Traffic Congestion on Mount Auburn Street at Fresh Pond Parkway

If you have felt that congestion on Mount Auburn crossing Fresh Pond Parkway has been especially bad over the past few weeks, you are right. Hopefully, this week, things are better and things will improve a bit further by the end of the month.

We have a long term goal to improve this intersection and will continue to look for any medium term light timing improvements. However, the last few weeks of congestion have been exacerbated by the construction project further down Fresh Pond Parkway towards the Eliot Bridge. NSTAR has been working there for months, but over the past few weeks, they had expanded the footprint of their work site. The expanded footprint was forcing two lanes going inbound towards Eliot Bridge down to one. That was creating a long backup on the parkway between Mount Auburn Street and the bridge. As a result, the usual light-running commuters on Fresh Pond Parkway inbound crossing Mount Auburn were getting trapped in the middle of the intersection and blocking the box. In turn, because of the blocked box, cars and buses on Mount Auburn street were often getting zero usable green time and the queues on Mount Auburn were backing up towards Star Market.

Transit advocate Joe Levendusky and others mentioned the concern to me and we made some observations last Thursday morning. We reported the problems to the Department of Conservation and Recreation who controls the parkway, to the City of Cambridge and to others. We appreciate the prompt response from Commissioner Murray at DCR, Donnie Dailey at MassDOT and Jeff Parenti at the City of Cambridge. We also appreciate the quick response from NSTAR.

NSTAR reconfigured the site over the weekend. There is still a squeeze and a lane shift, but two lanes of traffic can keep moving. and the congestion is, as a result, considerably reduced. Drivers inbound on Fresh Pond Parkway are still running the light but are not getting stuck in the intersection. The traffic queues on Mount Auburn are still running back towards Brattle, but not generally beyond.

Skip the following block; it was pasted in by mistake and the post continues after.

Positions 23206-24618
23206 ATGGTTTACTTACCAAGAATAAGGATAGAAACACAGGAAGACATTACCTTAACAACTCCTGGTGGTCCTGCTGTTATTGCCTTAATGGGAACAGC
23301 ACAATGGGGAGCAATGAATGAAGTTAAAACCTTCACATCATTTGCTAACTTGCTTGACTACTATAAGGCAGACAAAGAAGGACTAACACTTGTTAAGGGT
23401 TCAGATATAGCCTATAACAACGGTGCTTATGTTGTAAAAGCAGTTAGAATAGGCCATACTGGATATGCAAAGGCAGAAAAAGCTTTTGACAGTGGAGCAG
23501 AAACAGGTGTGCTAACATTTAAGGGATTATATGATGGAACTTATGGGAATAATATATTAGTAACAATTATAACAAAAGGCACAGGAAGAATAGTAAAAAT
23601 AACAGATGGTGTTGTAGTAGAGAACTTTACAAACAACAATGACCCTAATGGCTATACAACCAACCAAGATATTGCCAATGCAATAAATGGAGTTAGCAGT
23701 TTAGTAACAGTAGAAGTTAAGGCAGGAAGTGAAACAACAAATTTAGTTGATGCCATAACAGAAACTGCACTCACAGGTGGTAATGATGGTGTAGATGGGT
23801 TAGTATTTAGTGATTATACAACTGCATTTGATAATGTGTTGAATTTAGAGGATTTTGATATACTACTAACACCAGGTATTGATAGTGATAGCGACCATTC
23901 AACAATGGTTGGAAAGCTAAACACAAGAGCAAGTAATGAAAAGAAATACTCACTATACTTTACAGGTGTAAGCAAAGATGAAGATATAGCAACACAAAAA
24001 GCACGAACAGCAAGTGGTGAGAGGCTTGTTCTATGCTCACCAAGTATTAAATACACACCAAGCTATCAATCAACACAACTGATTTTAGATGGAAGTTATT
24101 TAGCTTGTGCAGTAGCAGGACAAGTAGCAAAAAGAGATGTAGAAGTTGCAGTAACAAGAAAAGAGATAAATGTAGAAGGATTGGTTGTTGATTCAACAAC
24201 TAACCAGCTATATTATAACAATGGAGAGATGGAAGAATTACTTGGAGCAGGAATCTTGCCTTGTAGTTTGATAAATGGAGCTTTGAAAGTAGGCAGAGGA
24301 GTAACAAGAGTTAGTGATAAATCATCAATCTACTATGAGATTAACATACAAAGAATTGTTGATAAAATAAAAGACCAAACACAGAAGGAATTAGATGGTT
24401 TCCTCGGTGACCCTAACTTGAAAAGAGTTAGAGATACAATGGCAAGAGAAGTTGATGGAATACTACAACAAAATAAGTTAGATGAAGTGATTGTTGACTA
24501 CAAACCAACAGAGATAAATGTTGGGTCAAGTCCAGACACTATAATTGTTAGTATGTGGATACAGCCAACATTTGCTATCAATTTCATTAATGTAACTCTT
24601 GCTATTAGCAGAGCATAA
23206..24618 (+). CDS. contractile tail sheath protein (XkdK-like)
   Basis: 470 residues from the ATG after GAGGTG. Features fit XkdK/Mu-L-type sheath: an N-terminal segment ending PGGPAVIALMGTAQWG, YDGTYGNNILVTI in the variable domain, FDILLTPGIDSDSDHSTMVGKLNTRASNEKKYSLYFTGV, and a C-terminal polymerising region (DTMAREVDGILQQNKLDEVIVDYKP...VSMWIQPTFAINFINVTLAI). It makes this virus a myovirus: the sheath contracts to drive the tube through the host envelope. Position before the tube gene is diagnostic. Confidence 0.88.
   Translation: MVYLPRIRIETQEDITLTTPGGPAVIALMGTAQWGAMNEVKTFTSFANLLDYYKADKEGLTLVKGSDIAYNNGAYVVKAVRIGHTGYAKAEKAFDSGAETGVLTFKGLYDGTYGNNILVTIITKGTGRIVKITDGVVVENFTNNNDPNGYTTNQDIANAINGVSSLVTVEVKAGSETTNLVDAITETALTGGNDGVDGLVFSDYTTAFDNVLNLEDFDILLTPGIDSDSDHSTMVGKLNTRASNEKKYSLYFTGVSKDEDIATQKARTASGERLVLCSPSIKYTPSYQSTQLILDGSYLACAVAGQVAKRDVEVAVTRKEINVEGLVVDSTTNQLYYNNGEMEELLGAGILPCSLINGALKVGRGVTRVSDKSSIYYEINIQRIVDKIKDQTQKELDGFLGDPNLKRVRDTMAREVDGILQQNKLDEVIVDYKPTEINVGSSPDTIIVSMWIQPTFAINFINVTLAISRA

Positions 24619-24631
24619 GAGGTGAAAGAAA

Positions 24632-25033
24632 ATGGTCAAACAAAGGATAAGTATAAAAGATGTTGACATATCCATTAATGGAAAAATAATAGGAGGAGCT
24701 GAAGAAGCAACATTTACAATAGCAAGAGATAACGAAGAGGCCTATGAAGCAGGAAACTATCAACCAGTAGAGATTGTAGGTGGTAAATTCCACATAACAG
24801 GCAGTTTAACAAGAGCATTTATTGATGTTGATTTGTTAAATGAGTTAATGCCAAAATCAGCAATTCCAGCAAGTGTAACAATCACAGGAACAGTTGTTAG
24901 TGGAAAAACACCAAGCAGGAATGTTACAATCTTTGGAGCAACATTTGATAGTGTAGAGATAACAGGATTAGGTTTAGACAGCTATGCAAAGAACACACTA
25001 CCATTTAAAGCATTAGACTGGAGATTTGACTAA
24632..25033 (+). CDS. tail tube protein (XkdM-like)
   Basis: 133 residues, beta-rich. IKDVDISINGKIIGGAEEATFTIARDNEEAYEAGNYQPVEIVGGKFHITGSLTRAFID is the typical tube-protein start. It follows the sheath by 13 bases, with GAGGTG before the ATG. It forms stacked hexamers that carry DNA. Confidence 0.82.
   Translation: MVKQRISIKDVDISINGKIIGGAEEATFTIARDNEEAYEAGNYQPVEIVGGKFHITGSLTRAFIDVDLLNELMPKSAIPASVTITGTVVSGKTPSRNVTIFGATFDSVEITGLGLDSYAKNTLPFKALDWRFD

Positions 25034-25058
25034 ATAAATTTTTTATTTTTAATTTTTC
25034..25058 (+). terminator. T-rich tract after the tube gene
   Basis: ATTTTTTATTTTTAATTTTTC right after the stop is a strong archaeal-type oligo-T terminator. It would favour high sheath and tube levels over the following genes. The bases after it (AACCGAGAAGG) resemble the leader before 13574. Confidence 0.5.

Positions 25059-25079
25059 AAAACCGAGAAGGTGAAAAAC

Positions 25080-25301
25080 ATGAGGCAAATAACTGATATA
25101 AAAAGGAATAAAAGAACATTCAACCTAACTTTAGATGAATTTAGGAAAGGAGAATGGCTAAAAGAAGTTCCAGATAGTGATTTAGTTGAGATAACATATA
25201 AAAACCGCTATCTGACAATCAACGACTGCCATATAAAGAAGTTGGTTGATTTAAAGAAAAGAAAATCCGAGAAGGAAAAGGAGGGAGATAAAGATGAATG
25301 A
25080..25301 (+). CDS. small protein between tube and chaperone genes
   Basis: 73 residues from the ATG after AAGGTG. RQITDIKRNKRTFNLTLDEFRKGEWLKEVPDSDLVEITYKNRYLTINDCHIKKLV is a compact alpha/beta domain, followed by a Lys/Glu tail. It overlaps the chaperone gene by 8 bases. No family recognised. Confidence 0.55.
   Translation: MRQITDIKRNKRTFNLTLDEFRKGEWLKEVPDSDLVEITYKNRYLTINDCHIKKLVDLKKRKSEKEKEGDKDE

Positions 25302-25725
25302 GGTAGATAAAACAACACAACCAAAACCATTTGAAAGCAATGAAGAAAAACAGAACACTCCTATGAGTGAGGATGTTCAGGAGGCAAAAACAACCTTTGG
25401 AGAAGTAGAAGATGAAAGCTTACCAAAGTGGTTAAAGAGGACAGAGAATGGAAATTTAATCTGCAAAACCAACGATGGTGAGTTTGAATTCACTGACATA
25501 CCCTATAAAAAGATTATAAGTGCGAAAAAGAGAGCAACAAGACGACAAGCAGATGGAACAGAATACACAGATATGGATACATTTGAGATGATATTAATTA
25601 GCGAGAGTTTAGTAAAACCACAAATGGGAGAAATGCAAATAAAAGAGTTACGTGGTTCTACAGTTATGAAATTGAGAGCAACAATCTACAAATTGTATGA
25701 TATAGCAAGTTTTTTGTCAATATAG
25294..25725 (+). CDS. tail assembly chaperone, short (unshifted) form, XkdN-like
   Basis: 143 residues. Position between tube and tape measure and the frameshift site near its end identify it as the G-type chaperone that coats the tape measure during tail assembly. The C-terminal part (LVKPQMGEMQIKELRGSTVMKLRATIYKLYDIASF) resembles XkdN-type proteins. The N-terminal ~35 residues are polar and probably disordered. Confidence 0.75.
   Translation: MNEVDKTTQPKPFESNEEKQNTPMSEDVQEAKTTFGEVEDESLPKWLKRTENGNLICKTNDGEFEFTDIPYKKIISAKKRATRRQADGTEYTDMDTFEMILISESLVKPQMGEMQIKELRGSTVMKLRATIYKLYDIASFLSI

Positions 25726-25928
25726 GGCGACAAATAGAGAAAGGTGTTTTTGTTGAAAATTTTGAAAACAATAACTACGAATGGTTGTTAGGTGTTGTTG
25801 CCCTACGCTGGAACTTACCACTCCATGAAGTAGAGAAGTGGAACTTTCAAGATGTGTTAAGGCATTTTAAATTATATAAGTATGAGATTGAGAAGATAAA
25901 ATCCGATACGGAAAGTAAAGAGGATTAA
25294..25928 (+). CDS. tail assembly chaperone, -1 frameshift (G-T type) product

NSTAR indicates that their work should be entirely complete shortly — by the end of the month or before, so things will improve a bit further.

We will continue to push for more significant permanent improvements to this intersection — even with the reduced congestion, buses are still taking roughly 7 minutes to get through the light.

Published by Will Brownsberger

Will Brownsberger is State Senator from the Second Suffolk and Middlesex District.

22 replies on “Traffic Congestion on Mount Auburn Street at Fresh Pond Parkway”

  1. Will –

    Thanks for the newsletter and all your work on these issues. Becky and I actually adjusted our commuting times to get through the NStar work site at BB&N, so I’m glad to hear they’re almost done.

    Art

  2. On the bright side, for me this precipitated the discovery that I can walk from Watertown to Alewife nearly as quickly as the T can get me there. It’s a delightful walk and my legs don’t periodically break down (knock on wood) like the red line does. Belmont’s so pretty this time of year.

  3. Will,

    Thanks for your persistence on this issue. In my experience commuting on that bus during peak times is that the traffic going inbound on Fresh Pond Parkway always runs the light and blocks the intersection thereby, blocking the crossing traffic on Mt. Auburn St. Isn’t this a concern given the proximity to a hospital? Has a police detail been used in this location before?

    1. If Cambridge and DCR cared about the hospital they would not have adamantly blocked all traffic flow improvements on the parkway for many decades. Ambulances from Arlington get stuck in traffic just getting past Alewife, so use other hospitals while Mt. Auburn loses business. Instead, changes are made to make traffic worse. DCR installs instant change pedestrian crossings in bad spots as on Concord Ave too close to the rotary and Cambridge keeps expanding its tax base with too much office and housing development near Alewife. Drivers (including MBTA) squeezing the yellow lights happens when more road capacity/flow is needed as everyone hopes to not have to wait for yet another red light in a seemingly infinite succession.

    2. This issue is very much on the radar screen — we’ll see how it improves when the NSTAR work is done. If it’s still a problem, we’ll push for more enforcement. But yes, the additional detail was under discussion before NSTAR moved its material to contract the worksite.

  4. Have definitely noticed a difference this week. The last two weeks prior were miserable. A 15 minute bus ride on a good day taking up to 45 minutes, with little or no movement along Mount Auburn street. Thanks for helping make this better.

  5. The traffic outbound on mount auburn at the evening rush hour back up from Aberdeen almost to the fresh long patkwAy- I think the timing if te lights are off

  6. And please be cognizant that children cross this dangerous intersect to attend TWO SCHOOLS ! Truly scary.

  7. Hi Will,

    Thanks for this. I was wondering about the back-up on Mt-Auburn Street inbound towards the Star Market, especially during rush hour. Commuting these days is a huge headache, due in part to the horrible roadways in Cambridge, Huron Avenue, Concord Avenue, all at once under repairs. Nowhere else to go.